Lancaster officials have taken steps to ensure that the business district does not get eaten away by new development that isn't in keeping with the village's historic charm.
Monday, the Village Board approved new central business district design standards that regulate everything from building height and landscaping to window size and roof lines. Fencing, signage, awnings and lighting would also have to adhere to standards.
"It really defines what's acceptable in terms of construction within the business district," said Mayor William G. Cansdale Jr.
Existing businesses and residential properties will not be penalized if they fail to conform to the new standards, but any new property development or renovation in the central business district would be required to meet the design standards.
"We have to start somewhere," said Community Development Director Jeffrey Stribing. "Our focus for adopting this is to make sure we're eligible for future funding opportunities."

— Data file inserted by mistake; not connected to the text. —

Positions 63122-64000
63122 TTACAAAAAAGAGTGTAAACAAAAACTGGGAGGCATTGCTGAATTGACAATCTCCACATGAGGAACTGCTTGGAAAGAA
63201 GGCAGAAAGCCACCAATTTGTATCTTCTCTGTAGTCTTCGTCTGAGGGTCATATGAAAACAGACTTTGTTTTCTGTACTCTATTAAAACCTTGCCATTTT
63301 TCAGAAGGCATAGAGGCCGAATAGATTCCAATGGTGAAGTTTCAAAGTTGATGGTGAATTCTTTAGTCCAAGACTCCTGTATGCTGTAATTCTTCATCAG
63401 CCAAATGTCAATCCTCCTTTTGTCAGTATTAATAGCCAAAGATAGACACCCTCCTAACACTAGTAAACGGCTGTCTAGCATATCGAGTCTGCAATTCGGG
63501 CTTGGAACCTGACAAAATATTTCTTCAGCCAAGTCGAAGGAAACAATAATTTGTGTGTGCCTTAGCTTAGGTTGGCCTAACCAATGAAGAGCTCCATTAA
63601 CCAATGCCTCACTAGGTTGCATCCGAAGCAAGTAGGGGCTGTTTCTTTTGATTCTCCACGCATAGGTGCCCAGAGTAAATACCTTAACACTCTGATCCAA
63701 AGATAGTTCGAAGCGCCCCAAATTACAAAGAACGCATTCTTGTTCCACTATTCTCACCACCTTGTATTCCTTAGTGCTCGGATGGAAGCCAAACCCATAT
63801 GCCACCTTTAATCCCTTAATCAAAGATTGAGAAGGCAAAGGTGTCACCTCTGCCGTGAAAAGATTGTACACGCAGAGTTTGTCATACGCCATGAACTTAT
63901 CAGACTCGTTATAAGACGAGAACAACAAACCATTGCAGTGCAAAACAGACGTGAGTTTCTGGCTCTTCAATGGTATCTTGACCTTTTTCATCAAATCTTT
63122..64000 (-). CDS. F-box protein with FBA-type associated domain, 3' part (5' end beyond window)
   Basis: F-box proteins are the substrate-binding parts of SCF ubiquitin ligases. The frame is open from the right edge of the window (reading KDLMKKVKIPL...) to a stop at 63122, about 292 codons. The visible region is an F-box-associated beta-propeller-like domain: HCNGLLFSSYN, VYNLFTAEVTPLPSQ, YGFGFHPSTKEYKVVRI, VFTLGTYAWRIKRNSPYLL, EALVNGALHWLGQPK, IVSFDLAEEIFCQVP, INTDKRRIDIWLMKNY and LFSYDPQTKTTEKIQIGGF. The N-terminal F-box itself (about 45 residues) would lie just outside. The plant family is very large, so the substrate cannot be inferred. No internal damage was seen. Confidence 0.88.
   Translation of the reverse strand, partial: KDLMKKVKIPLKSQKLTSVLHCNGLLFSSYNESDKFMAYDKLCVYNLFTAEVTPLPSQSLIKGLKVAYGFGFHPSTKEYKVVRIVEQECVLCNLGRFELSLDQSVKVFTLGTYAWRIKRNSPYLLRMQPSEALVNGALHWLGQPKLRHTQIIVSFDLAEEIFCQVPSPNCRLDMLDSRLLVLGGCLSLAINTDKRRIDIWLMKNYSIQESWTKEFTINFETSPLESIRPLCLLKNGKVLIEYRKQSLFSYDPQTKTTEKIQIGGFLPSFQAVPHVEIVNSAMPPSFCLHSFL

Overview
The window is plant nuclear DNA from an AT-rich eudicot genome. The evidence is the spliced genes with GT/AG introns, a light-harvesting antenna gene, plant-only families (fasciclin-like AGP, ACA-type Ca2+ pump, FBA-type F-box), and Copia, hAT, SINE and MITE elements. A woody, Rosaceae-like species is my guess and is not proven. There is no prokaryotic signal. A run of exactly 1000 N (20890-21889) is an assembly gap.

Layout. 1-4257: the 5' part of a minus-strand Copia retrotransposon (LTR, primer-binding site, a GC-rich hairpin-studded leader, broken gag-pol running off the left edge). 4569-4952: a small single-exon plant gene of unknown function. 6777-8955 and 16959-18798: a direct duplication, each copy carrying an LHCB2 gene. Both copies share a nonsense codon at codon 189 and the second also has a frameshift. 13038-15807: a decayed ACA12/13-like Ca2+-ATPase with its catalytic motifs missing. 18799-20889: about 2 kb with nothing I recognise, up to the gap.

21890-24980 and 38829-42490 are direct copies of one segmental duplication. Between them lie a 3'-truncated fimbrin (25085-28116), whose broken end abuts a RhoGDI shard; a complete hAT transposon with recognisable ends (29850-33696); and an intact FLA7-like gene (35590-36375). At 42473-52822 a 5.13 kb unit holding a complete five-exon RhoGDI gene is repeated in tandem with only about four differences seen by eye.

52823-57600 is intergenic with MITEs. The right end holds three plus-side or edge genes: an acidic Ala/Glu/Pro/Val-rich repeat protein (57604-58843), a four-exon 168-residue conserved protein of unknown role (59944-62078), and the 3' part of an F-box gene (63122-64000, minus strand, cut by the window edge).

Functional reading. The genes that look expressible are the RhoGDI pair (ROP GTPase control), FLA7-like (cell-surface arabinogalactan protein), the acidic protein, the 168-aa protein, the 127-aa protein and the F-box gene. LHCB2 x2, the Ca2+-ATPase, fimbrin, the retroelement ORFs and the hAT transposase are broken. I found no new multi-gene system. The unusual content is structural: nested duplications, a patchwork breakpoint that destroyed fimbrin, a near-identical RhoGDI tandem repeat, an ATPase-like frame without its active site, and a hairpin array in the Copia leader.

It took the village about two years to come up with proposed design requirements, which were an outgrowth of the Lancaster master plan adopted in 1999, Stribing said.
Not everyone is thrilled with the new design standards. Some consider them to be costly, restrictive and impractical. But others are very supportive.
"I think if it's implemented correctly, it could be a very good thing," said Kory Schuler, owner of Sweet Briar Antiques on Central Avenue. "To have a set of rules that would be implemented evenly throughout the business district would be very helpful."
Village officials say they have lost out on thousands of dollars in grant money because of their failure to adopt standards sooner.
The new standards will enable businesses and some homeowners to qualify for future grant money and tax credits earmarked for building improvements, Stribing said. It will also give guidance to area preservationists and criteria for code enforcement officials.
The new standards will go into effect in 30 days.
In other news, Public Works Superintendent William Natalzia informed the board that an arborist from Davey Resources has been contracted by the county to survey all trees the village has targeted for removal because of damage from the October storm.